I’m often asked to discuss whether there are distinctive attitudes within the “black community” in such areas as education, medical care, and the government. The question can take a relatively benign form, wondering where such attitudes might have originated and how they might be addressed. At other times, I’m told angrily that blacks are responsible for their own problems, and that our history of race is irrelevant, because blacks supposedly do not value education or hard work, or that they fail to exhibit constructive attitudes towards authority figures in such areas as law enforcement, the justice system, the medical community, and education.
There are difficult issues involved in this topic: are there, in fact, distinctive attitudes among black Americans towards civic or community values and institutions which are held in high esteem by most white Americans? If so, how widespread are these attitudes? Where and how might these attitudes have originated? Is there a connection to our long history of slavery and racial discrimination? What steps might be taken to begin to address this situation?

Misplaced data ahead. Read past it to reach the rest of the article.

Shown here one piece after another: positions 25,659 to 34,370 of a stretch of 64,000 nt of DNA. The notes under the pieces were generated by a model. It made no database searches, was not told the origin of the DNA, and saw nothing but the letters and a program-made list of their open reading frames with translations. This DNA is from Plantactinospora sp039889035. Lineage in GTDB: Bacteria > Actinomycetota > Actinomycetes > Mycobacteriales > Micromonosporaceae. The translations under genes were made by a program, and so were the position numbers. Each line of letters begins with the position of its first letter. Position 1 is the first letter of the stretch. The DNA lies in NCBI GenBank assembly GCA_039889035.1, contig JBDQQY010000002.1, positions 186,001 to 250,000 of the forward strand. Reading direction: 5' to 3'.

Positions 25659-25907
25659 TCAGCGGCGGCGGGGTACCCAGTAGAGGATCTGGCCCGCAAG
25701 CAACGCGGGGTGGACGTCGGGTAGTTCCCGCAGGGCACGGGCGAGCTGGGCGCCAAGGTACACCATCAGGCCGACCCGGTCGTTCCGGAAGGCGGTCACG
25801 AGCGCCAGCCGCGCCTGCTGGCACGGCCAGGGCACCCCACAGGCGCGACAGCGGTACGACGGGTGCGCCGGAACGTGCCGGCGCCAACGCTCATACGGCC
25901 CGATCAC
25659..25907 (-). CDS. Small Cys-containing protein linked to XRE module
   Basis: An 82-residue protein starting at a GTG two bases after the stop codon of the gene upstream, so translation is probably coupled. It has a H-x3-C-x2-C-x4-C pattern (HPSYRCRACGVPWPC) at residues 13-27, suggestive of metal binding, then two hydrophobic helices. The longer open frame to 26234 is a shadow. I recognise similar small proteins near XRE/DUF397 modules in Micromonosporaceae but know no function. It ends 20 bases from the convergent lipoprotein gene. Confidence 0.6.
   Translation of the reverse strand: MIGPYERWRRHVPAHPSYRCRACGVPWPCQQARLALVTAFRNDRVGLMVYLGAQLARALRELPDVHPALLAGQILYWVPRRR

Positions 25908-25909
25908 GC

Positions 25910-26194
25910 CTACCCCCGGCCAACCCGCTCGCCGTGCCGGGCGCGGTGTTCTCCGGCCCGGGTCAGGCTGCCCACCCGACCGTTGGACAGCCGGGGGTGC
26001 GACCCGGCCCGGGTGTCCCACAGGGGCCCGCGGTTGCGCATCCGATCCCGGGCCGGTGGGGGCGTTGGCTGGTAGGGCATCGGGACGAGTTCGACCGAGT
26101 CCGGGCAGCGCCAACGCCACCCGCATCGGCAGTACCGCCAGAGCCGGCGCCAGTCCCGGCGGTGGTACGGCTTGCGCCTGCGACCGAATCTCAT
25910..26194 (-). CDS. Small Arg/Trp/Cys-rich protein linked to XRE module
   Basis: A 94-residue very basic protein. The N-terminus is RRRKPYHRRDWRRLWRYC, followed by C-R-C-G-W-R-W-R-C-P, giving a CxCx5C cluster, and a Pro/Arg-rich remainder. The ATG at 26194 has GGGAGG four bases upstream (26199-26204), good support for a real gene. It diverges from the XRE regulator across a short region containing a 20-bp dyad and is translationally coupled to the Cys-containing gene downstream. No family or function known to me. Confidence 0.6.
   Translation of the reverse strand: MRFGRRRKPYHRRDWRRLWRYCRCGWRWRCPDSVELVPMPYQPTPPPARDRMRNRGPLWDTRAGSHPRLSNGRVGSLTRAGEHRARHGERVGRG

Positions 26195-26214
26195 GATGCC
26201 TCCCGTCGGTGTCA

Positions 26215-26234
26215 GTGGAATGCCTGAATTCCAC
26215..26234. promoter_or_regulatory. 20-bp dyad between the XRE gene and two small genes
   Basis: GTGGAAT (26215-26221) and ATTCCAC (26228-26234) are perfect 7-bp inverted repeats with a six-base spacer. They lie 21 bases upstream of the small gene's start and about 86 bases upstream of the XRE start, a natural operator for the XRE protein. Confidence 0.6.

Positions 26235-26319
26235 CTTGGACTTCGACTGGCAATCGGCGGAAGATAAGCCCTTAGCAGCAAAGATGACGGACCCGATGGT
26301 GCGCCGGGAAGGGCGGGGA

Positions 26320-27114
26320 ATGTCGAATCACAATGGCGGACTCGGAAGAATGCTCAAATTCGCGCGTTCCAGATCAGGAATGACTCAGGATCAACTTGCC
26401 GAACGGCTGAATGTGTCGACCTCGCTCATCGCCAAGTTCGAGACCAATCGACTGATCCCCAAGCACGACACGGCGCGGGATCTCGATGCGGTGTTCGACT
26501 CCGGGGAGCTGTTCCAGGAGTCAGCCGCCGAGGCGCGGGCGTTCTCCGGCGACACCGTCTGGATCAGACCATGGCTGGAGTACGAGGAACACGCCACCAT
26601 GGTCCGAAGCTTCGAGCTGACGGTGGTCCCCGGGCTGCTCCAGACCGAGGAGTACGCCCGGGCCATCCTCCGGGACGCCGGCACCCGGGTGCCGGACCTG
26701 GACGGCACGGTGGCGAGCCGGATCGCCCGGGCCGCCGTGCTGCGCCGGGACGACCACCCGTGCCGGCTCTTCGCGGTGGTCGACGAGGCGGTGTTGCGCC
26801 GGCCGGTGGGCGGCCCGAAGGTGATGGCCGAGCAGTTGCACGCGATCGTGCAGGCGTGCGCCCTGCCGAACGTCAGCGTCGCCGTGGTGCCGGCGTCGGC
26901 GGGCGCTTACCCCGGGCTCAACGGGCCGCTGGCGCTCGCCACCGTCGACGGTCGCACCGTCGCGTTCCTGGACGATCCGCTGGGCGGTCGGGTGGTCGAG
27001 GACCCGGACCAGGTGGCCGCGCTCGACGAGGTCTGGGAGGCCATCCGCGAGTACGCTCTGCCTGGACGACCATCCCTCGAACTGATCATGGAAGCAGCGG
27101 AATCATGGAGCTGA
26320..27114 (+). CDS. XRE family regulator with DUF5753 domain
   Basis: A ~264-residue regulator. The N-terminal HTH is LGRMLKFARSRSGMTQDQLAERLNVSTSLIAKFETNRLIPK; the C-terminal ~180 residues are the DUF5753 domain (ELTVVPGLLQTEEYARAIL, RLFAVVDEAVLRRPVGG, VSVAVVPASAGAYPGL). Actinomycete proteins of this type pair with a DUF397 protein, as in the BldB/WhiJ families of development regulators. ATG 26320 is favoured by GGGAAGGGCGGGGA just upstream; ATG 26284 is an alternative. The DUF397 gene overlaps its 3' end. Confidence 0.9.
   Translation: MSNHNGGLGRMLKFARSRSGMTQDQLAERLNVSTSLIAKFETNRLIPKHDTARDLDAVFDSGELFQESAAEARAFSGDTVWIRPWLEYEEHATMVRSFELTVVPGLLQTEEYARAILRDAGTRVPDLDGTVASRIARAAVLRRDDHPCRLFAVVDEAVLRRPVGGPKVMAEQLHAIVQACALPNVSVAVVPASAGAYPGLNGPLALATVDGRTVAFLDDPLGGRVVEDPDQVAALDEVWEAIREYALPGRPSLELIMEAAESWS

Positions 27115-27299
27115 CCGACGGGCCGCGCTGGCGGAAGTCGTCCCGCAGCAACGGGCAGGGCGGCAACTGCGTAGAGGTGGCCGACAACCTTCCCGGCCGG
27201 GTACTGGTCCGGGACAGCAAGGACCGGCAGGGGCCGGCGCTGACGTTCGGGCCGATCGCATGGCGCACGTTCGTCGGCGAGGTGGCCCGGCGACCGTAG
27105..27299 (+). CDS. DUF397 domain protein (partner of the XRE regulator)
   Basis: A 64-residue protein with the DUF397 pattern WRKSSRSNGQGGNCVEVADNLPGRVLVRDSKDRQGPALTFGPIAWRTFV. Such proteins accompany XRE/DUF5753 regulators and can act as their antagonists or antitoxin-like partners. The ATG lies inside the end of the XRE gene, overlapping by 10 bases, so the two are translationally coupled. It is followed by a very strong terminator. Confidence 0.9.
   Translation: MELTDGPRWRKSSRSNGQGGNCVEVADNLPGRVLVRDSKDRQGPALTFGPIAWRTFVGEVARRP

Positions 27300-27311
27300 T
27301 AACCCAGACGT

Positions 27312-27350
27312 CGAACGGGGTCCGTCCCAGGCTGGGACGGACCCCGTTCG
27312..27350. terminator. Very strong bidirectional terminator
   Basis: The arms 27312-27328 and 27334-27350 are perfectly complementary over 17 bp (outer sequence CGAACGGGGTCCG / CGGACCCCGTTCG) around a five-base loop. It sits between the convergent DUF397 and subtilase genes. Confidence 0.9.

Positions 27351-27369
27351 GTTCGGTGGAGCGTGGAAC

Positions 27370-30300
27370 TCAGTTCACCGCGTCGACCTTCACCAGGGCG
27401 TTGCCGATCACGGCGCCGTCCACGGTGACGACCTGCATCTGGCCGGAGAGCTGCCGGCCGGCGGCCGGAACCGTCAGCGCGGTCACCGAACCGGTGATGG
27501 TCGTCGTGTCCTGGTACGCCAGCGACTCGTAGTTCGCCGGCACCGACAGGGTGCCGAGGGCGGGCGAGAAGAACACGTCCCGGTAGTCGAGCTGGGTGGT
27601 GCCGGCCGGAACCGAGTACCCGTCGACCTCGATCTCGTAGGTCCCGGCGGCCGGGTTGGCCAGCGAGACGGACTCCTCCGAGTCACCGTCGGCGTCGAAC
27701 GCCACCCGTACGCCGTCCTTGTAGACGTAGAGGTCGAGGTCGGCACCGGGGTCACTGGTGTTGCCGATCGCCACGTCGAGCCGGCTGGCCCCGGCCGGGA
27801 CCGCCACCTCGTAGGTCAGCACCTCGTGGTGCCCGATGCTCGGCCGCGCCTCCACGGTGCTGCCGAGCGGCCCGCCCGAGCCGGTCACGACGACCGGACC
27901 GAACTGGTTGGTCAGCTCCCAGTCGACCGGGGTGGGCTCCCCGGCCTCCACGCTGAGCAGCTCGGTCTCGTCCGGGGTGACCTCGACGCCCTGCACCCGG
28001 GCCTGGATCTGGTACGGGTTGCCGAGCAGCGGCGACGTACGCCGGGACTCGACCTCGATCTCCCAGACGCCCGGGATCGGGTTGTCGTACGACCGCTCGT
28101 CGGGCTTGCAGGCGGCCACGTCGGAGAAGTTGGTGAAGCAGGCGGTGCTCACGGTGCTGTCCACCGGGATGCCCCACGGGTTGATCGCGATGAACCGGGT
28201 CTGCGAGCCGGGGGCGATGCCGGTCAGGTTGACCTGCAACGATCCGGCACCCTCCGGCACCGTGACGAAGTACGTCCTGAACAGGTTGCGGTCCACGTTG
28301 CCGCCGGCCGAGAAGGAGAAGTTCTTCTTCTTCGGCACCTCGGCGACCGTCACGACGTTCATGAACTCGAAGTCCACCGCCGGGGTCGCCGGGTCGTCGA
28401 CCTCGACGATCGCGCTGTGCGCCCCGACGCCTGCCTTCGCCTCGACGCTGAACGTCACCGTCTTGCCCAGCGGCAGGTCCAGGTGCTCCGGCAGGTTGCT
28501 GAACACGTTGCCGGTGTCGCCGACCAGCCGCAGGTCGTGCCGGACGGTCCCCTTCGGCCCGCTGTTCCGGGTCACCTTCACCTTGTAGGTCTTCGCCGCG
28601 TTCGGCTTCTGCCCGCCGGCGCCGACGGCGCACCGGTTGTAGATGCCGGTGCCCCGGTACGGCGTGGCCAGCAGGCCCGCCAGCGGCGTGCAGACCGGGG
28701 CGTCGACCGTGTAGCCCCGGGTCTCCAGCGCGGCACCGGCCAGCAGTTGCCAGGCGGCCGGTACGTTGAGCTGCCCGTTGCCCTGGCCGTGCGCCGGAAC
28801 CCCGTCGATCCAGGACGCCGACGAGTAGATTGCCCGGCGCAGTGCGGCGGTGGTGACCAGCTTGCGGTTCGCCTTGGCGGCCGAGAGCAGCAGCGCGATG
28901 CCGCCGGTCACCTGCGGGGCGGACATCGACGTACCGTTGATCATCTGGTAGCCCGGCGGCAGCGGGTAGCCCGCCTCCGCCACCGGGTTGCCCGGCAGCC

On the first issue, there is a new study available in the February issue of the Archives of Pediatrics & Adolescent Medicine which suggests a significantly higher degree of mistrust among black Americans towards medical research than among whites.
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